The federal Liberals continue to embrace privatization, disguised with the fake progressive language of “social impact bonds.” Just days before the federal election was called, the Liberal government unveiled a scheme for investors to profit from a well-established community program.

Social impact bonds (SIBs) are a privatization scheme where private investors provide up-front money to deliver social services, for a profit. Governments pay consultants to design complicated arrangements that target important social issues like chronic homelessness, the opioids crisis, and keeping Indigenous children out of foster care.

The programs are then packaged as investment opportunities to lure private investors. If a program meets certain targets, investors are repaid their money, plus a profit. The repayment, plus any profits and consultant fees, comes from public funds that should go directly to delivering the service.

There is nothing “innovative” about social impact bonds. SIBs are a way to privatize public services by creating room for, and incentivizing, private interests.

The Liberal government’s attachment to SIBs shows they are comfortable turning deep-rooted social injustices into sources of profit for huge investors. No one should make money from important social programs for people who are vulnerable because of poverty, racism or other injustices – regardless of whether the investor is a wealthy individual, a corporation, foundation, or charity. The federal government should provide funding directly to social service providers to support the health and well-being of our communities.

Alternative Suspension program: Canada’s newest SIB

The YMCA’s Alternative Suspension program is the latest federal SIB. Five days before the Liberals called an election, Public Safety minister Bill Blair announced that the federal government, working with consultants at the MaRS Centre for Impact Investing, had lined up five large investors for the SIB. The federal government will spend up to $4.5 million on consultants, lawyers and other middlemen, as well as to repay the investors with a hefty profit.

The YMCA program is a long-standing initiative for students who have been suspended from school. Students have access to help with schoolwork, and counselling services. The program helps students with a successful return to school and is one way to prevent school dropouts and reduce criminal activity.

Until this SIB was announced, Public Safety Canada and various community partners had directly funded the Alternative Suspension program. A 2017 Public Safety Canada evaluation of the program found that the program indirectly paid for itself, through the difference in federal income taxes paid by individuals with high school education and those who dropped out.

In 2020, the Liberal government decided to turn this important social program into a money-making opportunity for private investors. The SIB will expand the existing program to additional sites – an uncomplicated goal that could be achieved by increasing direct government funding.

The last publicly available information showed a potential investor profit of between 8.9 per cent and 11.7 per cent if program targets were met or exceeded. Investor payouts are based on a “change in positive behaviour” among program participants and the number of people who complete the program. There is nothing new or innovative about these outcomes. The program has been evaluated numerous times and has a positive track record on both measures.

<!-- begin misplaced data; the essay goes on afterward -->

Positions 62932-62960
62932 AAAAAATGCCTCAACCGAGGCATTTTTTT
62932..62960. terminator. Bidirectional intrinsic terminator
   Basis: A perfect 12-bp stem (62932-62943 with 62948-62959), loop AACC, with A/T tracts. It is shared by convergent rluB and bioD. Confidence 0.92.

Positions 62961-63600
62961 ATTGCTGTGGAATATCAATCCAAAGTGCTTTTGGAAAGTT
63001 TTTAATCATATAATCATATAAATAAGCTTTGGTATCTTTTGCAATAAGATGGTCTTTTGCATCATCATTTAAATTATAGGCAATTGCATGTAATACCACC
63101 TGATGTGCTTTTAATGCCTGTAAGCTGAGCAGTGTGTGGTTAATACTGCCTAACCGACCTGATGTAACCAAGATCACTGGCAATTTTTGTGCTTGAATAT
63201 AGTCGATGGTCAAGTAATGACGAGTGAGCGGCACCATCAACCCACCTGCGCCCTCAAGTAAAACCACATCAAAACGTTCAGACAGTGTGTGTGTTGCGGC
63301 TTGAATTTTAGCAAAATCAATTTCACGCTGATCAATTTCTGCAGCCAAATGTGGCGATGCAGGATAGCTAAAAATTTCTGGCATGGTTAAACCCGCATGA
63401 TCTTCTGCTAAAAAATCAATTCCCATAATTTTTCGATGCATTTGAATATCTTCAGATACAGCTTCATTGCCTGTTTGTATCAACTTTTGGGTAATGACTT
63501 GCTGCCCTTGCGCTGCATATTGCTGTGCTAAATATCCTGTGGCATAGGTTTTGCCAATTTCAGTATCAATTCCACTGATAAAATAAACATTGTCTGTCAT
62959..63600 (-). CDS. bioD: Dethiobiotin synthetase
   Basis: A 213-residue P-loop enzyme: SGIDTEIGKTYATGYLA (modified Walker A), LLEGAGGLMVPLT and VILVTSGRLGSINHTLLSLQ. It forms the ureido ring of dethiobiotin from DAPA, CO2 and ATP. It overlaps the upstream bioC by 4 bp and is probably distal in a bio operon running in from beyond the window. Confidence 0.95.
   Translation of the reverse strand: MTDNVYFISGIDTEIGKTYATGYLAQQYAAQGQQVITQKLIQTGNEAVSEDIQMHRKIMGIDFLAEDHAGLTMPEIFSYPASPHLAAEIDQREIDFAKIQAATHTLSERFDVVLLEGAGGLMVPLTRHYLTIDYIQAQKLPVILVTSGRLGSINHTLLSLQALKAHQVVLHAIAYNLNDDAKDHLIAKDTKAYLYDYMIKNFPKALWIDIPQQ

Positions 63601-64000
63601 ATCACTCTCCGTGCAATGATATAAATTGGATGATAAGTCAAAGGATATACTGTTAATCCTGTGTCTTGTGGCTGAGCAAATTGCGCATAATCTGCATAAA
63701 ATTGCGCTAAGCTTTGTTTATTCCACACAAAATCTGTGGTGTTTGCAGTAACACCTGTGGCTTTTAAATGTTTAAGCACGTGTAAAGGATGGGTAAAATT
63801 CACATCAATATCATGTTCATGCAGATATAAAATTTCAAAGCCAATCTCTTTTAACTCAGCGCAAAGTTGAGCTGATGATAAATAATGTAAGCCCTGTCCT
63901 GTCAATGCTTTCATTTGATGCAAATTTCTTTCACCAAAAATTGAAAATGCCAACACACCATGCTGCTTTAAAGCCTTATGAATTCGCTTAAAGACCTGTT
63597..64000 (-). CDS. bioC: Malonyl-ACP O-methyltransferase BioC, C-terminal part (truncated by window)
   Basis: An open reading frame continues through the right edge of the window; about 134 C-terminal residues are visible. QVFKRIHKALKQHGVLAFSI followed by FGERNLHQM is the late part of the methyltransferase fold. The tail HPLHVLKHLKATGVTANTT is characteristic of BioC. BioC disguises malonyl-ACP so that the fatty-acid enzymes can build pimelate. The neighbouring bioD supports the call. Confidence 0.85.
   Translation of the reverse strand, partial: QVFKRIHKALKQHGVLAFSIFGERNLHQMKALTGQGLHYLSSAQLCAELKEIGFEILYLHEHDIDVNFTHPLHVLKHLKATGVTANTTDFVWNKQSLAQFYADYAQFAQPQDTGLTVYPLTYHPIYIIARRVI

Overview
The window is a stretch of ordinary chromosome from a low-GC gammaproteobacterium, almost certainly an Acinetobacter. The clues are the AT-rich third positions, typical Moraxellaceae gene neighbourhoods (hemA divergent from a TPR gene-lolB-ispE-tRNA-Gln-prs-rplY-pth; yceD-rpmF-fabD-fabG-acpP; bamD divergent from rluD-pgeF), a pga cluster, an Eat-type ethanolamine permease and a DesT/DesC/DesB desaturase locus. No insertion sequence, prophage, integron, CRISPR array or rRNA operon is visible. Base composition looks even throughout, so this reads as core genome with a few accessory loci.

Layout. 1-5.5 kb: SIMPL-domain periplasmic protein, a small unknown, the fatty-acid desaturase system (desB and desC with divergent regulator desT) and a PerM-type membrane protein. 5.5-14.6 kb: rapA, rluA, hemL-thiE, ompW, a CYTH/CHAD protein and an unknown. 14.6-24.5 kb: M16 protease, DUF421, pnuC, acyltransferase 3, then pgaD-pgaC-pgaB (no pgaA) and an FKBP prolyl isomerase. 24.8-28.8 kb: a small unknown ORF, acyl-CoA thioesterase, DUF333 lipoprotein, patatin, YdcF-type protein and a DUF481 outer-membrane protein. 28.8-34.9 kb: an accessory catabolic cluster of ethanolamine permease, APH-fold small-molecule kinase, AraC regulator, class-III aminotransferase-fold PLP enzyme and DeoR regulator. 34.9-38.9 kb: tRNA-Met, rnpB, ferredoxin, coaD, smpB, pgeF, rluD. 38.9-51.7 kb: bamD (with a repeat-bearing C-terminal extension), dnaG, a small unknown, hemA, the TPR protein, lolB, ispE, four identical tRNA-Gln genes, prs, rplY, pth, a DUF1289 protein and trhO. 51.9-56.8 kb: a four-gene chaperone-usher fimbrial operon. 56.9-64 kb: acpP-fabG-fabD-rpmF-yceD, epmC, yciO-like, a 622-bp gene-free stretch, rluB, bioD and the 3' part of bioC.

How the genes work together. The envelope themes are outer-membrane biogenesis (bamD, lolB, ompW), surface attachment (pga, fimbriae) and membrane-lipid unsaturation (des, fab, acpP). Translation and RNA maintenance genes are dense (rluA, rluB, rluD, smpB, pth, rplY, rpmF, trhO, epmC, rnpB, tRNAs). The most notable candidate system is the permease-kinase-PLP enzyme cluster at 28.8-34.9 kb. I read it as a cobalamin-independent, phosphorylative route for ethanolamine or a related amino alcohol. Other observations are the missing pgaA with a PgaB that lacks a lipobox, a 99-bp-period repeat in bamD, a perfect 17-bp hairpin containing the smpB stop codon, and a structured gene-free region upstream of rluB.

The COVID-19 pandemic hurt the hunt for investors. More than a year after its initial launch, the SIB had failed to raise any money. School boards across the country were moving to online learning and adopting no suspension policies. The lack of school suspensions meant private investors weren’t interested.

With in-person learning resuming, the federal government has secured private investment. Before any money was raised from investors, the government spent more than $600,000 to set up the SIB; 25 per cent of it went to legal and consultant fees.

Private investors always win with SIBs

Privatization advocates like MaRS and the Liberal government promote SIBs as a “pay-for-success” model. They claim the government only pays investors for successful programs. Yet in backroom pitches and investor negotiations, governments promise investors there’s minimal risk of losing their money. Research has shown governments can’t attract investors without significant guarantees. These include choosing programs with proven track records, using simple measures that are easy-to-achieve, and including contract provisions that safeguard investor capital.

For example, the Public Health Agency of Canada announced last year that investors in the Liberal government’s first SIB, Activate (formerly known as Community Hypertension Prevention Initiative), would get more than a seven per cent return on their original investment even though the program enrolled 35 per cent fewer participants than its target.

Investors are also given voting seats on a SIB project’s oversight board. Often the service provider is unable to change the program without investor approval.

Setting up, monitoring and evaluating a SIB eats up a lot of public money. By design, SIBs are a lucrative business opportunity for financial middlemen like consultants, lawyers, auditors and project managers. Public money is diverted from direct funding into investor pockets.

There’s no room for profit in social services, or any public service. CUPE calls on governments to reject for-profit social impact bonds and instead properly and directly fund the social services and programs we need to advance social and economic justice, and reconciliation, in our communities and our country.